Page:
Van de Koppel, Johan, et al. The Influence of Local- and Landscape-scale Processes on Spatial Self-Organization in Estuarine Ecosystems. Journal of Experimental Biology. 215/962, 2012. As the Abstract details, Netherlands Institute of Ecology, Center for Estuarine and Marine Ecology, researchers show how generic complex dynamical phenomena well apply across diverse varieties of biotic environments. A natural universality is ever found to be wider and deeper in our organic genesis universe.

Complexity theory proposes that spatial self-organization, the process whereby small-scale, localized interactions among the components of a system generate complex spatial structures at large spatial scales, explains the formation of autogenic spatial patterns in ecosystems. We question this premise by reviewing three estuarine ecosystems – mussel beds, mudflats and salt marshes – where self-organization has been put forward to explain spatial patterns. Our review highlights that these self-organized estuarine systems are shaped by the combination of small-scale interactions between ecological and physical processes on the one hand, and large-scale physical forcing on the other. More specifically, local interactions generate patchiness at small spatial scales, whereas landscape forcing determines the shape and orientation of these patches in the landscape. We present a framework that illustrates how self-organized ecosystems are shaped by interactions between organisms and physical processes occurring at multiple spatial scales. (Summary)

Wang, Yifeng, et al. Self-Organized Iron-Oxide Cementation Geometry as an Indicator of Paleo-Flows. Nature Scientific Reports. 5/10792, 2015. As a worldwise personsphere proceeds to learn on its bicameral own, Wang, Sandia Laboratories, Marjorie Chan, University of Utah, and Enrique Merino, Indiana University describe a nonlinear natural geology and then apply it over the temporal eons to inform our 21st century self-reconstruction.

Widespread iron oxide precipitation from groundwater in fine-grained red beds displays various patterns, including nodulation, banding and scallops and fingers. Hematite nodules have been reported also from the Meridiani Planum site on Mars and interpreted as evidence for the ancient presence of water on the red planet. Here we show that such patterns can autonomously emerge from a previously unrecognized Ostwald ripening mechanism and they capture rich information regarding ancient chemical and hydrologic environments. A linear instability analysis of the reaction-transport equations suggests that a pattern transition from nodules to bands may result from a symmetry breaking of mineral dissolution and precipitation triggered by groundwater advection. Round nodules tend to develop under nearly stagnant hydrologic conditions, while repetitive bands form in the presence of persistent water flows. Since water circulation is a prerequisite for a sustainable subsurface life, a Martian site with iron oxide precipitation bands, if one were found, may offer a better chance for detecting extraterrestrial biosignatures on Mars than would sites with nodules. (Abstract)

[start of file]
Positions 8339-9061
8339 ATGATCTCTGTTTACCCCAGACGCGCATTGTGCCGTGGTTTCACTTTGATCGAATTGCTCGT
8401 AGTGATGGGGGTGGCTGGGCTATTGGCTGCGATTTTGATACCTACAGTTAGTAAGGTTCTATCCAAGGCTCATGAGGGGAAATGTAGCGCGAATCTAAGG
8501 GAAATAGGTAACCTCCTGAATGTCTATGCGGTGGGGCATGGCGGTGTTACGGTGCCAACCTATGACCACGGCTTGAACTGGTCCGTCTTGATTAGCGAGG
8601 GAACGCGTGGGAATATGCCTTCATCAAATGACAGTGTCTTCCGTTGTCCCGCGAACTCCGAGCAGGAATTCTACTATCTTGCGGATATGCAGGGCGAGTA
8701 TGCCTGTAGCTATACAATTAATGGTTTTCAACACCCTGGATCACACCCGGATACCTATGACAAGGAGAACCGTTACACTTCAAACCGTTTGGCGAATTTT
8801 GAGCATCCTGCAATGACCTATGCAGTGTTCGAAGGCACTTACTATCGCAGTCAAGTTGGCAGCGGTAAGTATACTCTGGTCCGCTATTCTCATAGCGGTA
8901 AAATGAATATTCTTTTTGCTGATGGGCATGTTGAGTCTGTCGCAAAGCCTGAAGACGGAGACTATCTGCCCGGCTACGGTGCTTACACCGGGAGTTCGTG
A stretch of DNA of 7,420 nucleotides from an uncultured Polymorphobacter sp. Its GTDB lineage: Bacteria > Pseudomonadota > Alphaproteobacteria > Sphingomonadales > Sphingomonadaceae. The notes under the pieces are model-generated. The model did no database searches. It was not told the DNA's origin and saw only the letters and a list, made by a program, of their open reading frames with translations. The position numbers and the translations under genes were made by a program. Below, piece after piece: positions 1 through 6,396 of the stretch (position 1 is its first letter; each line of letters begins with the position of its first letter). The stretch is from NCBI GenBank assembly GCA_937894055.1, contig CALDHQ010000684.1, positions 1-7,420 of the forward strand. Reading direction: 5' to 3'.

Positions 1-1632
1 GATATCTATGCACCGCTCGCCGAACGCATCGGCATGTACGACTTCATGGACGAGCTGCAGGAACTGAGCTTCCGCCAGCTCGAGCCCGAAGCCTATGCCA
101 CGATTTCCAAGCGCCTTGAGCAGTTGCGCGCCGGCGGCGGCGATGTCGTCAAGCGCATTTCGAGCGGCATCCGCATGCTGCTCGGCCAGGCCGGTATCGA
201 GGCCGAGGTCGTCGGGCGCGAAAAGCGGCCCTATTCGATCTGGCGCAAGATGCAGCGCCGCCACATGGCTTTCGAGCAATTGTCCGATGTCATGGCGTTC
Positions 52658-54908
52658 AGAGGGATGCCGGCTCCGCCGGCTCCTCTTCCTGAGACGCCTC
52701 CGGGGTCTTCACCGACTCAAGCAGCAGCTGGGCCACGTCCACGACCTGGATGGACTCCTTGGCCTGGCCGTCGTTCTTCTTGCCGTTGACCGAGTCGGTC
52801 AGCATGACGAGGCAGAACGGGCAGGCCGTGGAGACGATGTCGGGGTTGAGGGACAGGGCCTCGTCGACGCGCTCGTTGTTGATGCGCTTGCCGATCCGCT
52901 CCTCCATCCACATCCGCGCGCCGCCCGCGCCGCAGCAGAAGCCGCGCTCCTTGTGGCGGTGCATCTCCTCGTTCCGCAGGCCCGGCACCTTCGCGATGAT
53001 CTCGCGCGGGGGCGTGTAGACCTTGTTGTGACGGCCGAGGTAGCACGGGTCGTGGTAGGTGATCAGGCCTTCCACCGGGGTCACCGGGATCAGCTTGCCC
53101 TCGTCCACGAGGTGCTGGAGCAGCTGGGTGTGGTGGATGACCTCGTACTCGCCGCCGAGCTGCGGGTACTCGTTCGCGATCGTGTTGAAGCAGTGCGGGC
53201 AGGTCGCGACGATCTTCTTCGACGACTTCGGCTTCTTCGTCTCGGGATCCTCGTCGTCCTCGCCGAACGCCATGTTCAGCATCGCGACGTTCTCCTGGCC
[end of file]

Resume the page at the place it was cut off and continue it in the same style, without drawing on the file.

Watkins, Nicholas and Mervyn Freeman. Natural Complexity. Science. 320/323, 2008. Scientists from the British Antarctic Survey seek a revised Earth Systems Science which abides in and springs from a dynamically creative, self-similar network nature.

One such avenue is based on the science of complexity, which describes systems with many strongly interacting parts, concentrating on how the parts connect. A particularly influential strand of complexity science unites two ideas: universality (a given property arises in different complex systems) and emergence (complex behaviors arise from simple interaction rules. (323)

Werner, B. T. Complexity in Natural Landform Patterns. Science. 284/102, 1999. The standard reductionist methods are no longer suitable; therefore: An alternative modeling methodology based on the tendency of natural systems to self-organize in temporal hierarchies is described. (102)

Werner, Brad and Dylan McNamara. Dynamics of Coupled Human-Landscape Systems. Geomorphology. 91/393, 2007. From an issue on Complexity in Geomorphology, (see Preface by Murray and Fonstad above) University of California, San Diego geophysicists explain how both diverse land forms and persons in societies are distinguished by the same nonlinear, hierarchical phenomena. Circa 2010 might we at last realize that the very ground we walk upon is a natural scripture, with the same chapter and verse being repeated in our individual and communal lives?

A preliminary dynamical analysis of landscapes and humans as hierarchical complex systems suggests that strong coupling between the two that spreads to become regionally or globally pervasive should be focused at multi-year to decadal time scales. At these scales, landscape dynamics is dominated by water, sediment and biological routing mediated by fluvial, oceanic, atmospheric processes and human dynamics is dominated by simplifying, profit-maximizing market forces and political action based on projection of economic effect. (393) Based on this analysis, human-landscape coupled systems can be modeled using heterogeneous agents employing prediction models to determine actions to represent the nonlinear behavior of economic and political systems and rule-based routing algorithms to represent landscape processes. (393)